By Mariel Reed
Public procurement is a massive industry that shapes the lives of all Americans. It’s government’s sexiest problem - and it’s been here in glasses and a sweater the whole time.
In case you haven’t seen it, She’s All That is a late 90s teen romcom starring Freddie Prinze Jr, Rachael Leigh Cook, and Paul Walker. In the film, a popular high school boy agrees to a seemingly impossible challenge: he must transform the school’s nerdy female outcast into the next prom queen. Spoiler alert: he does, and romance happens along the way.
I’m not defending She’s All That. It’s not OK to value women for their physical traits alone; I don’t even like the movie. But in my experience, 90s references can make talking about complex policy and regulatory challenges a bit more fun. So what does this 90s reference have to do with public procurement?
Public procurement is a lot like Rachael Leigh Cook’s nerdy character: seemingly boring. It’s too square, too back-office, administrative, and wonky. From my experience in the San Francisco Mayor’s Innovation Office, I’ve seen that the public sector topics that sit at the cool kids’ table: smart cities, autonomous vehicles, algorithmic public policy, government deployment of blockchain.
Spoiler alert: procurement is all that.
Why? Procurement affects everything we do, or aspire to do, to make government better.
At its core, procurement is how governments buy products and services from businesses to deliver public services. It’s the rules, regulations, and practices guiding this process. And today, it’s not working as well as it could be for public sector staff, businesses, or the taxpayers and residents who depend on public services.
My experience in government focused on procurement of technology, where the status quo procurement processes continue to produce epic failures. It’s not just Healthcare.gov. Across all levels of government, we’ve accepted over-paying for technology that is over-deadline, over-budget, hard to use, or simply doesn’t work. As Jen Palka, founder of Code for America, writes: “It shouldn’t cost $2B to share documents between sites of the California court system (and to subsequently scrap the attempt), or take 19 years to do the same for Massachusetts (still not shipped), or cost $11B to manage medical records at the Department of Defense and the Veterans Administration.”
Unfortunately, there are many, many other examples. Rhode Island recently committed to a $492M trouble-plagued eligibility-verification system for public-assistance programs for the poor (food stamps to cash assistance and Medicaid). The Los Angeles Department of Water and Power spent more than 3 years replacing a 40-year old system, but the new system — which cost more than $181M to implement — failed to collect over $245M in consumer payments due to botched rollout.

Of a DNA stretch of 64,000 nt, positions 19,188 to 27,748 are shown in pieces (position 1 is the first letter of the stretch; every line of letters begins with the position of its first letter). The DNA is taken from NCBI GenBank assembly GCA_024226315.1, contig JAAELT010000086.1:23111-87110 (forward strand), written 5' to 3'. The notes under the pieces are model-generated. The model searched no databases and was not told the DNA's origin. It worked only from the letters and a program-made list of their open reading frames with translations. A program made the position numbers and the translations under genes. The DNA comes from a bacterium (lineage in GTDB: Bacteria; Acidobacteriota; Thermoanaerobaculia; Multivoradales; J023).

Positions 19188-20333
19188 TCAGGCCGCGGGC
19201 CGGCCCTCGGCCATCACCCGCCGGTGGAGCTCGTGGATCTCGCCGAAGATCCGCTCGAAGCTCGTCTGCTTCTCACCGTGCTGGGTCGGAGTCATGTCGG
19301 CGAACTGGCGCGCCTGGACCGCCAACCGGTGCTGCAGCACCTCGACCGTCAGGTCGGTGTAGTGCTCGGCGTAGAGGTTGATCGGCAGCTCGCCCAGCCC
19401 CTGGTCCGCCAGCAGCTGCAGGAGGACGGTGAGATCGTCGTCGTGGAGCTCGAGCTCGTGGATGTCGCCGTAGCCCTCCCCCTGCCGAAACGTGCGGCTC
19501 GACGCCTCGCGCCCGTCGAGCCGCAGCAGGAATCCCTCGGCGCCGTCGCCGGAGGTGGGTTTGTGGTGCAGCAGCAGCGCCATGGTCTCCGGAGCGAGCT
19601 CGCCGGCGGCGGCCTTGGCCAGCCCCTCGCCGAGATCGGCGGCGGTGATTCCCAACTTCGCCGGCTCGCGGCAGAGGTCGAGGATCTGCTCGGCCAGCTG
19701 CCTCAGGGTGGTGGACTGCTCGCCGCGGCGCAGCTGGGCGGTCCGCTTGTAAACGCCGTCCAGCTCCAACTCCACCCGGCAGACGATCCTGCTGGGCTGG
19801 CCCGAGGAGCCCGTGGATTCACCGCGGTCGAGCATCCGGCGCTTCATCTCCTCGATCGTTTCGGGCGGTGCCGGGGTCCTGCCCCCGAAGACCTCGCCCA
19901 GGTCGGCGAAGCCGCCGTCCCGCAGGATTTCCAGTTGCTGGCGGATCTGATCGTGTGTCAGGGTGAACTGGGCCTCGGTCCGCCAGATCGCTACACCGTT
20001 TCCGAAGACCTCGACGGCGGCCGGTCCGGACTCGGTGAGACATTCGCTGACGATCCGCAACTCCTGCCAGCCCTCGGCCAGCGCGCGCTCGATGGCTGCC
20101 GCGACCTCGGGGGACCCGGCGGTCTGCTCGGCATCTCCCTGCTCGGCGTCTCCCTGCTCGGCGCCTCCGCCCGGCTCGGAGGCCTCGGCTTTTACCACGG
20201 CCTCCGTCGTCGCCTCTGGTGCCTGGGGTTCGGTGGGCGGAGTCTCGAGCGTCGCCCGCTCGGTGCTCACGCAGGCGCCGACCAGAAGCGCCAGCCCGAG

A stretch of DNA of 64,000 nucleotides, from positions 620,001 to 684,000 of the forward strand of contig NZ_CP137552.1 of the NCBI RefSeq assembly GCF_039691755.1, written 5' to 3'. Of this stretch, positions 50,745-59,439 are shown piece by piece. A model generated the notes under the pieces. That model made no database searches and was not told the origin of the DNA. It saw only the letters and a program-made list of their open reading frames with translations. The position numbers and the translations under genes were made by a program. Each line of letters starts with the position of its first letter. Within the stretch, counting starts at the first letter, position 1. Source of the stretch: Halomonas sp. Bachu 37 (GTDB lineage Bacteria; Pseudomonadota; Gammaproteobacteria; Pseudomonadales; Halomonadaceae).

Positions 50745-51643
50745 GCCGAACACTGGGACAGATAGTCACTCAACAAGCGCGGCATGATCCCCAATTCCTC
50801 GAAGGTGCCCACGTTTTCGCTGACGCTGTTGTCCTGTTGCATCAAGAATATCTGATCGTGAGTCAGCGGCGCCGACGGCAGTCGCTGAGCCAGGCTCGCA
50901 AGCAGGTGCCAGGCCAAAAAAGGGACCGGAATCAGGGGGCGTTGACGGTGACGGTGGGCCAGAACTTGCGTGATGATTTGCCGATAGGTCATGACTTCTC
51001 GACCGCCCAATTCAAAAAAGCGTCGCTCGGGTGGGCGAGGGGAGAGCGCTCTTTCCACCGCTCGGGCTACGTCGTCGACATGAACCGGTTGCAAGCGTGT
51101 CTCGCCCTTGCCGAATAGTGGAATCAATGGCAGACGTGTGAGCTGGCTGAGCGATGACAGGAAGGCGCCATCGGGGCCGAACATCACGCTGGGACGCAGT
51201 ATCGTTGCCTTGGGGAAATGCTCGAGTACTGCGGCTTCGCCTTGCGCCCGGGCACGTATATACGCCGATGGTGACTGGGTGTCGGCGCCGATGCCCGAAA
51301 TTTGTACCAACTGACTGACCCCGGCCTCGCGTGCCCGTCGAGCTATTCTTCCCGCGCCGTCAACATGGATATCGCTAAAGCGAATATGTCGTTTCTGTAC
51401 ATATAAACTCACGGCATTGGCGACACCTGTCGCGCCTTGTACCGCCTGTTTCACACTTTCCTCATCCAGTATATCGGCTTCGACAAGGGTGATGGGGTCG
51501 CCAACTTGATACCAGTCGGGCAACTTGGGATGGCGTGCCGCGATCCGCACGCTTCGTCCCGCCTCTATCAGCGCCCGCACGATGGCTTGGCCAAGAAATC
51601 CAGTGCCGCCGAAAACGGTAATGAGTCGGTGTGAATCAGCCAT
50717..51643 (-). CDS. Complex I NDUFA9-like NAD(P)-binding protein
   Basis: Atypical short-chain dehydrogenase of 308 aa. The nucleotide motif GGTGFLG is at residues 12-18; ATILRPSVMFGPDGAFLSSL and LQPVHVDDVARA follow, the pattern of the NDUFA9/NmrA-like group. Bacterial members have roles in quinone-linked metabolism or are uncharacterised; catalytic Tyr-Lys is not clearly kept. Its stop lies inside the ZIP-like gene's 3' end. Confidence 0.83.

If you’re like me (and many of my millennial peers), you want to do work that matters. Maybe your commitment to social impact has led you to a career in government, or at least a tour of duty. Or maybe you’ve worked in the tech industry for a few years, and now you’d like to apply your skills to solving serious problems facing our country. (And maybe you were even interested in doing so before the 2016 election).
From my own experience across tech and government, I believe:
- If you want to contribute to fixing society’s problems at scale, you should work in — or with — government. You can do a lot of good from within government, and you can also do tremendous good from outside of government working with government partners.
- There is one problem that, if solved, will be a force-multiplier for addressing almost all other public sector challenges: procurement.
Often, the highest-impact, most impactful isn’t adding new programs or projects. It’s removing the biggest obstacles to progress, it’s updating massive, complex systems that touch hundreds of millions of people and trillions of dollars. Public procurement is all that. It’s government’s sexiest problem — and it’s just been sitting here in glasses and a sweater the whole time.